Words: #CountryCyclist Ian Macleod
I’ve never had anything like a strict training plan. A jog here, a ride there, perhaps a game of squash in the evening has been my approach. Working with FitTrack and Kim Rose-Gershow has been a revelation.
Kim began her career as a personal trainer and found her way into road cycling largely by accident. She is a former provincial and national age-group champ and won a time trial bronze medal at the 2012 World Masters Champs. Kim also coaches some of South Africa’s top female riders, in the European Lotto Belisol team. Now comes what may conspire to be her greatest challenge yet: helping me get from Joburg to Scottburgh in nine days and on two wheels.
FitTrack is Kim’s tool of choice to whip me into shape. Expertly managed, it’s a simple system that can be applied to anyone from a casual jogger to a title contender. Given my age, size and goal, Kim developed a training plan to get me into the best shape possible on 25 April, and keep me there until at least the joBerg2C finish line on 3 May. All I need to do is follow the plan and upload data from each ride from my Garmin GPS.
FitTrack uses the intensity, duration and frequency of my workouts to calculate a fitness score. The graph that plots this against the level Kim reckons I should be at at any stage is hugely useful. Without this sort of tool, we’re always guessing at how fit we are. That could mean overconfidence after a good day out, unnecessary worry after a tough day and general uncertainly about levels of readiness. Despite lagging a tad behind my ideal fitness score at the moment, I’ve never been as comfortable I’m on target to achieve my goal.
Several weeks into my programme, I bounced a few of my main questions off Kim.
1. In his tell-all cycling and doping book, The Secret Race, Tyler Hamilton also describes how top cyclists are constantly avoiding standing up. Their legs are always tired, so they want to be either training, sitting down or sleeping. I’ve had sore legs since starting this journey. Will that ease nearer the event?
KRG: As a cyclist, get used to having pretty sore legs all the time. The reason is that the fitter you get the harder you tend to push yourself, so even though you are gaining fitness, you are constantly putting your leg muscles under strain and pushing harder than you previously were. But yes, when you taper the idea is to ‘freshen up’ totally, so we decrease both volume and intensity anything from a week to 10 days prior to your event.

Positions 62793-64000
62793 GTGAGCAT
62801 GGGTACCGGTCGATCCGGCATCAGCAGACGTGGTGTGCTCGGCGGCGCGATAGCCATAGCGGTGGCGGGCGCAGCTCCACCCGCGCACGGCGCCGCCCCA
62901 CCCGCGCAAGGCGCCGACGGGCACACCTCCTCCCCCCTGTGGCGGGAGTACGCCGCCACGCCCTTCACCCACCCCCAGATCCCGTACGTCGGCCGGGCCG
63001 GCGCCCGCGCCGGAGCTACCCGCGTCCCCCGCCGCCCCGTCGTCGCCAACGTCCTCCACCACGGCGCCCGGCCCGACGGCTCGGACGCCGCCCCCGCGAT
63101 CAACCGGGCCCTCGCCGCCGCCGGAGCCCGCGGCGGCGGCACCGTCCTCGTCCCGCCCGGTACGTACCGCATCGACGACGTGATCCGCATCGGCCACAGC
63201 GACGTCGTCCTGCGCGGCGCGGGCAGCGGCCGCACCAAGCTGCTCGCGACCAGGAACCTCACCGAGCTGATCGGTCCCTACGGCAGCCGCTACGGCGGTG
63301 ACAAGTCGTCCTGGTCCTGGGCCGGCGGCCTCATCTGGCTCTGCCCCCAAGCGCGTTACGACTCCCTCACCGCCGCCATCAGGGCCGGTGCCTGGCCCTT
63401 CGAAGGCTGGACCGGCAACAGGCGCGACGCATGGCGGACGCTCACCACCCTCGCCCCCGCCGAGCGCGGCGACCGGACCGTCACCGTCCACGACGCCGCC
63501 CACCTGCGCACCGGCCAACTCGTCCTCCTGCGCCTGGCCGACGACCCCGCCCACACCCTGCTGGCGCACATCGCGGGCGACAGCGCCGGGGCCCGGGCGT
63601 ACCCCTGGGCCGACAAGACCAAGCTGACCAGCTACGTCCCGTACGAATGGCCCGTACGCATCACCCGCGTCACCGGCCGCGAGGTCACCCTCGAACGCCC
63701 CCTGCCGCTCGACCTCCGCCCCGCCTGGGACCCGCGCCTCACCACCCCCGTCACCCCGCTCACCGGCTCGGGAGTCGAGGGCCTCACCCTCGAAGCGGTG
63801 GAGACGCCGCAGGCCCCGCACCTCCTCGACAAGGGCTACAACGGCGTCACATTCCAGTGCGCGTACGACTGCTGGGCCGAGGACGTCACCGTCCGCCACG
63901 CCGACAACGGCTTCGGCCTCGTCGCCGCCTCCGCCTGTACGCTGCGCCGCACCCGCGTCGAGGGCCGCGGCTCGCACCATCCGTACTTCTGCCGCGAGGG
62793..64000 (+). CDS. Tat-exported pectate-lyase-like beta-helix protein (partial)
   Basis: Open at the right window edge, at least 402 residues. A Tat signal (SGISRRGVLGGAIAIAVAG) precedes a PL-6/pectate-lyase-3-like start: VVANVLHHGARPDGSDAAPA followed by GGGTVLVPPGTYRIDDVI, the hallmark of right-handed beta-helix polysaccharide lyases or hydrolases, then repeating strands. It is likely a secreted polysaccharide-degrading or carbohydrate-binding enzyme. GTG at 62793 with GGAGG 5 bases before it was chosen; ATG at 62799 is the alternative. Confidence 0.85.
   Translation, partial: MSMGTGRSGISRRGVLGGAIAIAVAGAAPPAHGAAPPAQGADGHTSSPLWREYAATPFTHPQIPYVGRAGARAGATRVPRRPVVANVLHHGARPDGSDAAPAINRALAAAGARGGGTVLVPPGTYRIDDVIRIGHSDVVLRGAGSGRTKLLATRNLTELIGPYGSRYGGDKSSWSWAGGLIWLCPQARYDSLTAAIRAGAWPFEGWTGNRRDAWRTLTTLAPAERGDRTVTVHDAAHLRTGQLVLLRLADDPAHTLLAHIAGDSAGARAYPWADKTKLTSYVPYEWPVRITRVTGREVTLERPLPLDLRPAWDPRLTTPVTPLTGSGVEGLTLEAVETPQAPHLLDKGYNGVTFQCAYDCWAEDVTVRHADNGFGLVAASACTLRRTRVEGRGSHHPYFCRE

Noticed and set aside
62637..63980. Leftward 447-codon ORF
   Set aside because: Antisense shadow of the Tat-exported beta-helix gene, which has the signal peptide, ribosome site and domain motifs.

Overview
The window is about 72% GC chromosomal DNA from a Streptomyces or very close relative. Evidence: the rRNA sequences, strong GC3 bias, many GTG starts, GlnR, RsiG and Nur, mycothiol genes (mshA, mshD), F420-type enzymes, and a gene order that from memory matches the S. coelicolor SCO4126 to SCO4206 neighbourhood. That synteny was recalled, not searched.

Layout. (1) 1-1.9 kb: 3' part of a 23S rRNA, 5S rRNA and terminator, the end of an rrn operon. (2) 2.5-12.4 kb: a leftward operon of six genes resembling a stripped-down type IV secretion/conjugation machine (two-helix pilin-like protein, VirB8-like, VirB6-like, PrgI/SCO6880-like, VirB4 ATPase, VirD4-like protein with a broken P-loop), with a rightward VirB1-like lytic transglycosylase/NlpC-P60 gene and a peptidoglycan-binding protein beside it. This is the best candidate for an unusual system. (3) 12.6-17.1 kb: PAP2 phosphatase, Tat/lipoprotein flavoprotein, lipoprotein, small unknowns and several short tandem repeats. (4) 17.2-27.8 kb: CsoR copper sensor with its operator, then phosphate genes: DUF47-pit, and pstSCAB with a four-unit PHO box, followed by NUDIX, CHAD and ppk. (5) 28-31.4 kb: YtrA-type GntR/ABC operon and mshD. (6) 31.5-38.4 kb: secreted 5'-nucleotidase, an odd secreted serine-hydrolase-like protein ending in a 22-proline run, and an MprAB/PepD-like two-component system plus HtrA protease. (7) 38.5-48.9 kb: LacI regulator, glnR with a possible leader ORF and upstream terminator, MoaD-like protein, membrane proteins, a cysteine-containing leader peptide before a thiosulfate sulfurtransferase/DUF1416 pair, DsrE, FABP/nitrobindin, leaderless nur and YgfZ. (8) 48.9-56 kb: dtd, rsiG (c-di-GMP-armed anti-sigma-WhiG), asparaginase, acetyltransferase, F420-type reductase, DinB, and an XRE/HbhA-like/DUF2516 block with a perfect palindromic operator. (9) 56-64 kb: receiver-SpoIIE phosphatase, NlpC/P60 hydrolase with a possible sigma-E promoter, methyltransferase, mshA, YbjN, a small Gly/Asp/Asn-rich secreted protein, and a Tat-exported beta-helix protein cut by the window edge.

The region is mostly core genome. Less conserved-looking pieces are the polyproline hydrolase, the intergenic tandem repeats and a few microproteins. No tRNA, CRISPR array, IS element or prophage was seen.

2. I found some pain in muscles I’ve never noticed before in the weeks following my first use of cleats. Is that normal? Can I expect those to be strong enough by the time the race arrives?
KRG: The reason for this is that your cleats help you to utilise all the muscles of your legs. They allow you to not only push but also to pull upwards. This means use of not only your quadriceps but now also your hamstrings, glutes, hip flexors and calf muscles, hence more leg pain, but that means way better pedalling efficiency and power output!
3. My primary concern about joBerg2C is the cumulative effect of six-hour-days in the saddle. I mimic that to some degree with one-to-two hour days, but should I aim at any big weekends where I hit six hours on Saturday and Sunday?
KRG: You do not need to do an actual full dress rehearsal of Joberg2c before the event. You cumulative weekly hours and intensity will prepare you physiologically for the challenge. Obviously the more time you have to train and the bigger the build-up to your event, the better. We might give you a miniature camp to do in March – any time in April is far too close to the event. That said, the intervals I give you go a long way to preparing you physiologically for the endurance required, even though they look very different to the sort of riding you’ll do on joBerg2C.
4. We haven’t mentioned warming up and cooling down at all. I’ve just assumed that happens naturally with a slowish start. I also imagine cycling is very different to sports like tennis and rugby, where sharp movements and changes of direction are the main causes of pulled muscles. Am I right, or should I do more?
KRG: You are right. In fact the shorter the event, the more warm up and cool down required as the intensity is that much greater over a shorter period. The longer the event, the less you need to warm up. You’re spending plenty hours in the saddle anyway, so there’s no need to add to that by warming up or cooling down.
5. I’ve been averaging about 18km/h. While I know what speeds mean to me when running (eg 5min/km is mediocre), I don’t have that sort of gauge with my cycling. Do you think I should be aiming to up that speed?
KRG: No, don’t even worry about your speed (although 18kph on mountain bike is good!); worry only about getting into the best possible shape YOU can achieve. The speed will vary due to external factors such as terrain, weather (head wind, tailwind, rain, heat) hugely. It’s your overall fitness and power output that we’re working on. The speed is merely a result of that. A good gauge is your fitness score on FitTrack.
6. I did a run yesterday instead of the cycle. It felt good. Can I incorporate a bit more running into the programme? I ask largely because I enjoy running and like the variation.
KRG: Yes, absolutely. I would never substitute your time in the saddle for running, but would definitely supplement with running. In a stage race like you’re building to, you will have to get off and carry your bike for spells, so it all helps.